Act or Axe: New South Wales

New South Wales has a patchy distribution of Koalas; they are concentrated along the North Coast with notable populations around Port Stephens, Taree and Coffs Harbour. Away from the coast the largest population is in the Gunnedah area. There are other low-density populations in eucalypt woodlands on the Tablelands (e.g. around Bathurst, Bowral, Armidale, Cooma). It is very difficult to find Koalas anywhere else, including the South West Slopes where they have virtually disappeared in the last 30 years. It is likely that these areas once had Koalas but they have never been able to recover from the 1880-1920s fur trade.

State Environment Planning Policy 44 (Koala Habitat Protection) (SEPP 44) commenced in 1995, but it only applies to areas larger than one hectare and ignores the problem of cumulative impacts; the ‘death by a thousand cuts.’ The Vulnerable Listing under the Federal EPBC Act also has no mechanism to address cumulative impacts and only applies to areas more than two hectares in size. This means that many developments in coastal areas fly under the radar of scrutiny in terms of impacts on local and regional coastal Koala populations.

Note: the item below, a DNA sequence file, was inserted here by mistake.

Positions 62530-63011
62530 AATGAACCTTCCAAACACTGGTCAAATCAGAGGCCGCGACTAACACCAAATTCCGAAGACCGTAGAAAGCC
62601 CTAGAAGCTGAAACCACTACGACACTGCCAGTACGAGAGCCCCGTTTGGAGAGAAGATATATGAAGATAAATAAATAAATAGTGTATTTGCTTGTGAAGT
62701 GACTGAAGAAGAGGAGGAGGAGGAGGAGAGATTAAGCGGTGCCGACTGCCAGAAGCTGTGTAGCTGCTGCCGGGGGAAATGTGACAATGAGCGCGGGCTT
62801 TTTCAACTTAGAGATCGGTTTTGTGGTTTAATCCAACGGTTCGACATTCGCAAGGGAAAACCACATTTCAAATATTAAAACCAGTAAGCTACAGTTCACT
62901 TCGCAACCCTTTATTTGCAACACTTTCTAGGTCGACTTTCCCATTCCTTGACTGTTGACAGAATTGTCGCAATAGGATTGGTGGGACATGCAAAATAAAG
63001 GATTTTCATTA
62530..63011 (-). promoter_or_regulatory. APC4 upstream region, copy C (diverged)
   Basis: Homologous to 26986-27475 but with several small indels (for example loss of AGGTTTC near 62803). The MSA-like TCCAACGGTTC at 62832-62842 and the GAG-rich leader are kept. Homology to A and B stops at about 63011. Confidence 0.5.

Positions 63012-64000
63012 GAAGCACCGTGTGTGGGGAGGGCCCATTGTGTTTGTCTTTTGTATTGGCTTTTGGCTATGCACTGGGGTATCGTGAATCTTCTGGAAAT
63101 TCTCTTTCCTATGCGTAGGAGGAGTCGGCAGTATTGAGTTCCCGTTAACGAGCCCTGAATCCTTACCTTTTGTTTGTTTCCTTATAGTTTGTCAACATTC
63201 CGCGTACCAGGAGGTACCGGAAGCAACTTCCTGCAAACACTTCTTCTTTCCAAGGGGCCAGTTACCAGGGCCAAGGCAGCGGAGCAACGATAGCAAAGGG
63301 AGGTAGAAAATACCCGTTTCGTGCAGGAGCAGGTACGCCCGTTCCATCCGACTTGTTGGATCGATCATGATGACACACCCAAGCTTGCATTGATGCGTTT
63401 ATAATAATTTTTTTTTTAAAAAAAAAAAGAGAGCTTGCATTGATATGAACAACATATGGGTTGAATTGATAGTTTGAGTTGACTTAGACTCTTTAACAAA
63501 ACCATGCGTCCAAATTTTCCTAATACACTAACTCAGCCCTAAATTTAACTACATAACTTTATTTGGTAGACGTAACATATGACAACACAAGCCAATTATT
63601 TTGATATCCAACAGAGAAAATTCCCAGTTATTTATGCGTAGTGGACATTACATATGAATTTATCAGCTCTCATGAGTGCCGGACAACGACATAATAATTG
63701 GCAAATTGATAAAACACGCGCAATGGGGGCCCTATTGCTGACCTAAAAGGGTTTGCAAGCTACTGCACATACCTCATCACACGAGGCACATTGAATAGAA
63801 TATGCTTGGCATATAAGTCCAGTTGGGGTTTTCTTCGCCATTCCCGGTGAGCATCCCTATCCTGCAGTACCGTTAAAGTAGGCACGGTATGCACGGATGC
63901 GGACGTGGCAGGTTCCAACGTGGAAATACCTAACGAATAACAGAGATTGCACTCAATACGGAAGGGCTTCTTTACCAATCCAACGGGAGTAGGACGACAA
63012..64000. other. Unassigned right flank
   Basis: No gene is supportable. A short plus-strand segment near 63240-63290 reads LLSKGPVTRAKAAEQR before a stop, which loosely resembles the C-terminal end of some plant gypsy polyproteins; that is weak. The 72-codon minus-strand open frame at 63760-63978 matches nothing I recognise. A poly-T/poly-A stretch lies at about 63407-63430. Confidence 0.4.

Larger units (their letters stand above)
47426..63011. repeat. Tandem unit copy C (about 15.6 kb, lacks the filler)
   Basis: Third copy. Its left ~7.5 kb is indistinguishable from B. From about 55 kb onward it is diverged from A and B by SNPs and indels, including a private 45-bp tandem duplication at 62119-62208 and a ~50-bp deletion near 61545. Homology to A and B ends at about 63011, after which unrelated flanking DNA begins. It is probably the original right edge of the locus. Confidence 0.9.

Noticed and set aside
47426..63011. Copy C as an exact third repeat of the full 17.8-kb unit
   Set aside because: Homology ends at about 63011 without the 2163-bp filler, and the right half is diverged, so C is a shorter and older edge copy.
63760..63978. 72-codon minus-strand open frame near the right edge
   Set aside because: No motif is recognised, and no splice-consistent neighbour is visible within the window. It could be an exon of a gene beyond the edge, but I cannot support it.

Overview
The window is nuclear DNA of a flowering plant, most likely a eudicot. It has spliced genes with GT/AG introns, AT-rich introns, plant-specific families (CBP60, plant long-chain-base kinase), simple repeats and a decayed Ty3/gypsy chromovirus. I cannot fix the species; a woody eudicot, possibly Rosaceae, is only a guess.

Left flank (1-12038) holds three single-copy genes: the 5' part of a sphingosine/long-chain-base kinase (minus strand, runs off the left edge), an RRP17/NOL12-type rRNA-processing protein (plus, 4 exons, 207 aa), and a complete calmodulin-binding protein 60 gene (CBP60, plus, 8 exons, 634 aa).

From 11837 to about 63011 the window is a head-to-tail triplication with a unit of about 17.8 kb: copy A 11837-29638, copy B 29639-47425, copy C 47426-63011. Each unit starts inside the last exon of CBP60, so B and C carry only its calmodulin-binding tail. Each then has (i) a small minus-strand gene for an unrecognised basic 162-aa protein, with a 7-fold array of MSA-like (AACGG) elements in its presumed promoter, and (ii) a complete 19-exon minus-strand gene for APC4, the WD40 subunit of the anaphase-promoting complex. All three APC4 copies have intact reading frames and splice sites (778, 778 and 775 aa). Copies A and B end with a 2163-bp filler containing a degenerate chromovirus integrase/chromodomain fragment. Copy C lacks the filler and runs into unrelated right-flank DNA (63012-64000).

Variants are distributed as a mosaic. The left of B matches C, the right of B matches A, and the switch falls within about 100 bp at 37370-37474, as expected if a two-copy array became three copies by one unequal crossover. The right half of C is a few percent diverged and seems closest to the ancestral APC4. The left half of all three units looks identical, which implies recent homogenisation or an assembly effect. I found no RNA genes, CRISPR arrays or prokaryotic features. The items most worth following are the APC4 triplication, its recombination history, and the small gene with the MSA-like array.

Comprehensive Koala Plans of Management (CKPoMs) have been slowly rolled out since the first Plan for Coffs Harbour in 1998. Ideally, CKPoMs are Shire-wide to provide habitat management for the whole area but none do. For example, the Coffs CKPoM only covers coastal development; it does nothing to address logging on private land. The new Bellingen CKPoM has the same deficiency; the area covered was actually reduced to appease private loggers. Of course, State Forests have always been exempt. All CKPoMs stress the importance of on-going monitoring of Koala populations; however monitoring programs are never implemented. How can you detect changes, or indeed the effectiveness of a CKPoM if you don’t monitor?

Gunnedah has the largest inland population; however drought, mining and climate change may mean that the local population will never recover from a heatwave in 2009 that killed about 30% of Koalas in the area. Further to the west, the Pilliga Forest has likely lost 80% of its population due to fires and drought, and coal seam gas access roads look set to fragment the habitat. Wild dogs love these tracks, as it is easier for them to cover territory quickly and kill any Koalas they see.

In a very disturbing move the NSW Government has started to translocate Koalas that are “in the way” of infrastructure development (the Pacific Highway), and they will do it for the Shenhua mine at Gunnedah. Five years ago this was unthinkable, but where will it stop? The Victorian Government used to do it but too many Koalas died.